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Managing Mud & Cattle

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April 18, 2019

Announcer: Farm and Family is a production of the Mississippi State University Extension Service.

Amy Taylor: Today, we're talking about managing mud and cattle. Hello, I'm Amy Taylor, and welcome to Farm and Family. Today we're speaking with Dr. Brandi Karisch, Mississippi State University Extension Service Beef Cattle Specialist.

So Brandi, why should producers be concerned about muddy conditions at their operations?

Brandi Karisch: Well Amy, although we're really happy to see the spring and the warm-up this time of year, it also coincides with a pretty big increase in rainfall, and although we're thankful for that rainfall because it means the grass is going to grow, it also means that we're going to have to deal with some mud along with that. And most Mississippi producers are used to dealing with mud.

A couple things to pay attention to: Mud can have a big impact on the hair coat of cattle. So while we might still have some cool nights, the insulation value of that hair coat, if they're full of mud, is going to be decreased. Particularly, producers calving this time of year need to pay close attention to those newborn calves. They can get chilled by that mud, being trapped in it, especially during those cool nights. There'll be some bugs, some bacteria growing in that mud that can get those calves sick. And on top of that, those cows will lay down in that mud and they might get some mud on those udders and see some increase in problems with some udders or some problems with things like foot rot.

On top of that, we all know when we walk around in mud what it does to us walking through it, how much extra energy it takes to lift our feet out of that mud. Those cows experience the same thing. For example, whenever those cows are in just moderately muddy conditions, so we say four to eight inches of mud we call moderate, we can reduce their intake by up to 15% just because they're expending that much energy. And when we look at severe muddy conditions, we can reduce their intake by 30%.

Amy Taylor: Okay, so what are some steps that producers can take to manage the negative impacts of mud?

Brandi Karisch: Well, the first thing I'd suggest producers do is identify those high traffic areas on the farm where mud's going to be most likely, so places where cattle or vehicles go through on a frequent basis, so things like gates, water troughs, feeding areas, cattle handling facilities. High traffic areas in cattle handling facilities or feeding areas can be impacted or can be helped by putting in a ground covering such as concrete, or a GEOTEX fabric that can help with some of that mud.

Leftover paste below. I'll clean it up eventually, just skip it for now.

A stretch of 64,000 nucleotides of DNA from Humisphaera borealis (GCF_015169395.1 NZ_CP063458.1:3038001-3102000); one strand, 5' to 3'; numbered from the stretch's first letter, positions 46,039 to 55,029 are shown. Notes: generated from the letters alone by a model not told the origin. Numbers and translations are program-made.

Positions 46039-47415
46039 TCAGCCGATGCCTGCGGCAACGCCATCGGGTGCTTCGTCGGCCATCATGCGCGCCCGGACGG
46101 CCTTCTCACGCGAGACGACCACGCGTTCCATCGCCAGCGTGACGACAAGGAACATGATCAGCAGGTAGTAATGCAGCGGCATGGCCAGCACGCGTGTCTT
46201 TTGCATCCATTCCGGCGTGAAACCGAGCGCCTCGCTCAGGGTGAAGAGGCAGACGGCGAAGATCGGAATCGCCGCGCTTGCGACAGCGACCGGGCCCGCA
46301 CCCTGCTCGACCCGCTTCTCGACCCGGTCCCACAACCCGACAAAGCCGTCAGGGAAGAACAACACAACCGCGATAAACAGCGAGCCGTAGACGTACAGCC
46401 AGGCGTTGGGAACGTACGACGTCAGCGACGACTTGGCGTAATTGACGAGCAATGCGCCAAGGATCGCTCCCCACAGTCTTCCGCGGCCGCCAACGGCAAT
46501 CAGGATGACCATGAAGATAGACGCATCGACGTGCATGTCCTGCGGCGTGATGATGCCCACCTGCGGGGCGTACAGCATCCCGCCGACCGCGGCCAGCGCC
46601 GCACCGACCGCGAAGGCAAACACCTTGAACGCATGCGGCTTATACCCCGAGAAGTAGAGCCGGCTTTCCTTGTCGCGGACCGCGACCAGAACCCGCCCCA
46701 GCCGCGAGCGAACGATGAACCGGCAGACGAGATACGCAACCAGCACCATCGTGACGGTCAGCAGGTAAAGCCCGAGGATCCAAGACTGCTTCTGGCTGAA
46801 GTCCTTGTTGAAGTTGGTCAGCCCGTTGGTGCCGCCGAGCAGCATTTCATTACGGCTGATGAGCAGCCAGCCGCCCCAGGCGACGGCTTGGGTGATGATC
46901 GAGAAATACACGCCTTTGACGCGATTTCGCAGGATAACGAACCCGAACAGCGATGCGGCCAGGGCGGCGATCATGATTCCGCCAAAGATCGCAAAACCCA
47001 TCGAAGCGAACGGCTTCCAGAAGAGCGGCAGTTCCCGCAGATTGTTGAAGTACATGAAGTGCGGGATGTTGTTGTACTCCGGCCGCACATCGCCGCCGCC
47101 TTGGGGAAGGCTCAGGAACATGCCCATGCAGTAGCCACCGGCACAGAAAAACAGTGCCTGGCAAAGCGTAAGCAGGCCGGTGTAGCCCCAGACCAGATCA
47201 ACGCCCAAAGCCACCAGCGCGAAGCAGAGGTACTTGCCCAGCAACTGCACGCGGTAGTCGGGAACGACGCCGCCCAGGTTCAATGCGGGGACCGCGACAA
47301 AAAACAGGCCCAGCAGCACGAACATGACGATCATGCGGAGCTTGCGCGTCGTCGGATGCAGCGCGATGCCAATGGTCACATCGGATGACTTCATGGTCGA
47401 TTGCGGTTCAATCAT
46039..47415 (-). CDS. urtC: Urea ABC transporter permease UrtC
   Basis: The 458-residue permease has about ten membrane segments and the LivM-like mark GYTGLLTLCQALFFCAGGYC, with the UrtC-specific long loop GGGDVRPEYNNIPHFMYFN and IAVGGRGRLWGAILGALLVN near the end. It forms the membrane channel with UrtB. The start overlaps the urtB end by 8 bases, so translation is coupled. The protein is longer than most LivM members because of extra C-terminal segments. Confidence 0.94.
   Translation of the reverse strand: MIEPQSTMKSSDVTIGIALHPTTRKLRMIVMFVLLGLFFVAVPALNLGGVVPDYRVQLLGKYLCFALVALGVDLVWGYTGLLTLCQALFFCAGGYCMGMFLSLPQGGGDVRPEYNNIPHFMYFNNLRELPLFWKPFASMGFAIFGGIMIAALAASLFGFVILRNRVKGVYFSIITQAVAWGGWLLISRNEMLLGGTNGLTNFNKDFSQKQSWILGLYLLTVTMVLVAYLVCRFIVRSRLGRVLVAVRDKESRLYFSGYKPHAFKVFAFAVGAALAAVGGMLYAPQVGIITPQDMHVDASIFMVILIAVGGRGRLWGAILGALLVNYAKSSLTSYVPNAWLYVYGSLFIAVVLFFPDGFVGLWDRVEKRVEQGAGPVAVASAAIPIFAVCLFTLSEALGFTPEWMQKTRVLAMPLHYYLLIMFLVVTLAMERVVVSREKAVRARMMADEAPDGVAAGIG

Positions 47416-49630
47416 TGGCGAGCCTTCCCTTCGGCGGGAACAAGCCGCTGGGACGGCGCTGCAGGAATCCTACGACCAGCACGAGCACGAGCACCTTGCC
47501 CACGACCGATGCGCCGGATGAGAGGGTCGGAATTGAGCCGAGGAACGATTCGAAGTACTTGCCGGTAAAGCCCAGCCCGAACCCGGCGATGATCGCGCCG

One thing to pay attention to, even though we're coming out of the hay feeding season, our forage isn't quite up yet, so paying attention to where hay is fed is important. Pick frequent moving around of those hay feeding areas may be a good idea, but if that area becomes too large, then we might see more of a pasture impacted with mud, so it's important to pay attention to if you placed that hay feeding area near the gate at first, that place is going to become the most muddy first. So if we start farther away from that gate, we can progressively move closer to it as we near the end of the hay feeding season.

Water troughs are also something to pay attention to. Not only can we have mud coming in around those water sources, but we can also have cattle sloshing water out of those troughs as they drink, so that's something to consider as well.

Amy Taylor: And should producers be concerned about vehicle travel?

Brandi Karisch: As much as we can minimize vehicles traveling through those pastures during these muddy conditions, the better off they're going to be. On top of the obvious fact of getting those vehicles stuck in that mud and somebody having to push them out, we also need to think about our forages, our grass, that we rely so much on in beef cattle production, are subject to getting crushed or trampled by both cattle, or ATVs, or trucks whenever we have a lot of mud that's present. So take particular care about driving in those pastures during those muddy conditions.

Amy Taylor: And where can we go to get more information about managing mud on cattle operations?

Brandi Karisch: As always, they can visit with their local Extension agent, or they can visit our website,

Amy Taylor: Thank you so much. Today we've been speaking with Dr. Brandi Karisch, Mississippi State University Extension Service Beef Cattle Specialist. I'm Amy Taylor, and this has been Farm and Family. Have a great day.

Announcer: Farm and Family is a production of the Mississippi State University Extension Service.

Department: Animal & Dairy Science

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